If cannabis can lead to a wide range of physical and psychological conditions, what are they and how likely is cannabis to bring them on compared to other substances? In fact, the Royal College of Psychiatrists, whose publications are often presented as evidence of cannabis harms, states unequivocally

 “There is no evidence that cannabis causes specific health hazards.”

Source: http://www.rcpsych.ac.uk/healthadvice/problemsdisorders/cannabis.aspx

There is a reported fall in cannabis use from the British Crime Survey.  However, the Association of Chief Police Officers reports ever increasing incidents of cannabis cultivation and there has been a massive surge in the use of ‘legal highs’ or novel psychoactive substances.  Without exception, these are far more harmful than cannabis and their very existence is the product of government policy.  In places such as Holland and the US states that have legalised, there is no problem at all with such substances.

As for “drug-related deaths”, this is classic disinformation.  What does it have to do with cannabis? Are our MPs so badly informed that they cannot distinguish between different drugs?  Sadly, in many cases the answer is yes. Even so, this is a false claim.  The latest figures show an increase in the number of drug poisoning deaths to the highest level since records began in 1993.  So much for the claimed “progress”.  Source: http://www.ons.gov.uk/ons/dcp171778_414574.pdf

Just recently MPs have started to address the question of medicinal use, almost certainly because of the rising clamour from people in pain, suffering and disability.  Also because the UK is now a very long way out of step with the rest of Europe, the USA, Canada, Israel, Australia and most ‘first world’ countries. Source: http://clear-uk.org/static/media/PDFs/medicinal_cannabis_the_evidence2.pdf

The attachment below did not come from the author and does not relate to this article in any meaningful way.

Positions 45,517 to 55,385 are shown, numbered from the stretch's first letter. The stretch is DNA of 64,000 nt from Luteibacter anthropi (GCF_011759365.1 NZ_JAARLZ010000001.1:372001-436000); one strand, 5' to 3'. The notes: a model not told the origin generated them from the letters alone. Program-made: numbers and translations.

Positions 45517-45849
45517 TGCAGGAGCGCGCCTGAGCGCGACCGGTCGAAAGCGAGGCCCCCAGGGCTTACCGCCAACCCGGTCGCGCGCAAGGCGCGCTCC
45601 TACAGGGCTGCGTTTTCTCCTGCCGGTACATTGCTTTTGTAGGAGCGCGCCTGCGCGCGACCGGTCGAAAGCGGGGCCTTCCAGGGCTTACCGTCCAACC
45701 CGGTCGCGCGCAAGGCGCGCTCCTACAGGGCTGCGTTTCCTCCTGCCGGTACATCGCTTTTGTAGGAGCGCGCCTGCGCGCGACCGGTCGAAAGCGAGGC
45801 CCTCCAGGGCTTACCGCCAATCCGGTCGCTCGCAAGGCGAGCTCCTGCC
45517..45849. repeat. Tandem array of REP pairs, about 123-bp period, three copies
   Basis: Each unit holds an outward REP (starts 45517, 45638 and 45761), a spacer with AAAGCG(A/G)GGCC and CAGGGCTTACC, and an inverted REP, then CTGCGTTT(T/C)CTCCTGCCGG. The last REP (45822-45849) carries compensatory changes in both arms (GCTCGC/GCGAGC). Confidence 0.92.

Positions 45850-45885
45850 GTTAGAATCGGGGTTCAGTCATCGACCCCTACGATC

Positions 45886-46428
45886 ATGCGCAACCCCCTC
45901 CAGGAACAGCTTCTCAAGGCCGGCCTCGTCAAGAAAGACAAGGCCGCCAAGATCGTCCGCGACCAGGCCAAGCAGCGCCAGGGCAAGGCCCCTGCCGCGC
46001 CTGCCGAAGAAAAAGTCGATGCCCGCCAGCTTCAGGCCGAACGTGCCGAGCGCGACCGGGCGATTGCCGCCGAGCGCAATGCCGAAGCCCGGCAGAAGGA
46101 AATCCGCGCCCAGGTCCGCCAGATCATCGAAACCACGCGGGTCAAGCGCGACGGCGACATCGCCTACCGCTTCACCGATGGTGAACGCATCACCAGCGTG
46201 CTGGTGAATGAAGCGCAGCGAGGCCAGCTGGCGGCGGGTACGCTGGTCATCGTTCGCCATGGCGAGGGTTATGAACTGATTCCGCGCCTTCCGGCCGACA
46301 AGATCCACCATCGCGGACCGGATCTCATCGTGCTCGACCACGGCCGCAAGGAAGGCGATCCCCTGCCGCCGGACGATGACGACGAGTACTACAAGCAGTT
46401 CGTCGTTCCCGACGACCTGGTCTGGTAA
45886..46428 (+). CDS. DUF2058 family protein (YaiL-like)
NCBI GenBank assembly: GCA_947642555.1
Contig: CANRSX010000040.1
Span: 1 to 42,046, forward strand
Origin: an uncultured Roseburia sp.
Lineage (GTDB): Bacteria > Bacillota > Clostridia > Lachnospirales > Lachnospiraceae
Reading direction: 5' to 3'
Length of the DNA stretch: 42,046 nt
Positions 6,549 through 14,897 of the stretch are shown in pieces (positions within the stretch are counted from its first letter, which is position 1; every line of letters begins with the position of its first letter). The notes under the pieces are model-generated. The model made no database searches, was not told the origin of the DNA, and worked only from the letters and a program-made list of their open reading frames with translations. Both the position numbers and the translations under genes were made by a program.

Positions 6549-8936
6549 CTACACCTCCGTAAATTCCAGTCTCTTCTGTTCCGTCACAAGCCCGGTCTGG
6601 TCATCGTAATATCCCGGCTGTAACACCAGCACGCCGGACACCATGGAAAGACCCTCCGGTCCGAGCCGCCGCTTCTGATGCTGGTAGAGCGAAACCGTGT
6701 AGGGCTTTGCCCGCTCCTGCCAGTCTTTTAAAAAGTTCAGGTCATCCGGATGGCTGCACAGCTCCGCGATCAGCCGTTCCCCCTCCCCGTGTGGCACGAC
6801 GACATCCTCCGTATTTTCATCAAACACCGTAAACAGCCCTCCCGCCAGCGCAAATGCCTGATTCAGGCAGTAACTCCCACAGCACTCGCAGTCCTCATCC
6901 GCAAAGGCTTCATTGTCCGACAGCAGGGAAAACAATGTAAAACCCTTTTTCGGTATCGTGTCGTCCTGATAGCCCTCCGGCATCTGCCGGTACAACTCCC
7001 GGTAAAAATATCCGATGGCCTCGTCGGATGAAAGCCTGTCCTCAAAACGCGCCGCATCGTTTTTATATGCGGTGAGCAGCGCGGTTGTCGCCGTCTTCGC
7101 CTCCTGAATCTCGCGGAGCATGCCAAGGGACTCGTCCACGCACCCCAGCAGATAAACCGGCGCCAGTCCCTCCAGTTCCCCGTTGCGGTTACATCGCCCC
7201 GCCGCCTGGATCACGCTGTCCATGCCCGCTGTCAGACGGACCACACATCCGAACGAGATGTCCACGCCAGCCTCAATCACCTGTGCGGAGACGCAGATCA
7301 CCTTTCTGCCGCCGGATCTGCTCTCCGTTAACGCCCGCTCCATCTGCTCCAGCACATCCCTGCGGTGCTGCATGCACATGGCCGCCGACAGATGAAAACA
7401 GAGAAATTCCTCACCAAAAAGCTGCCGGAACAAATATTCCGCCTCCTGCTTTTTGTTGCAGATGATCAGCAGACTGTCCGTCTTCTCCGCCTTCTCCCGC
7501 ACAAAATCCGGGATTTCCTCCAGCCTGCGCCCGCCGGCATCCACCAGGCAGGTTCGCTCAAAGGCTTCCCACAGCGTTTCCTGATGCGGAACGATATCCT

“I am aware that one of the issues raised is around enabling the use of cannabis for medicinal purposes. I know that cannabis does not have marketing authorisation for medical use in the UK, and I understand that the Medicines and Healthcare products Regulatory Agency can grant marketing authorisation to drug compositions recognised as having medicinal properties, such as in the case of Sativex.”

A marketing authorisation from the Medicines and Healthcare products Regulatory Agency (MHRA) is a deliberate diversion from the issue.  Medicines do not have to have an MHRA marketing authorisation.  Doctors can prescribe any medicine, licensed or unlicensed, as they wish.  However, since 1971, medical practitioners have been specifically prohibited from prescribing cannabis on the basis of no evidence at all except minsters’ personal opinions. Source: http://www.legislation.gov.uk/uksi/2001/3997/made.

Applying for an MHRA marketing authorisation costs over £100,000 as an initial fee and clinical trials have to be conducted at a cost of at least the same again.  Instead, minsters could simply move cannabis from schedule 1 of the Misuse of Drugs Regulations to schedule 2 alongside heroin and or, more logically, to schedule 4, alongside the cannabis oil medicine Sativex. This would place the whole question of the use of cannabis as medicine in the hands of doctors and not in the politically motivated hands of Westminster.  Isn’t that where it should be?

your-country-needs-youThis is the most important short term objective of the cannabis campaign – move cannabis out of schedule 1.  Not only would this enable doctors to prescribe Bedrocan medicnal cannabis as regulated by the Dutch government but it would mean research could start in earnest. The restrictions presently in place on cannabis, because it is schedule 1, make research very expensive, complicated and are a real deterrent.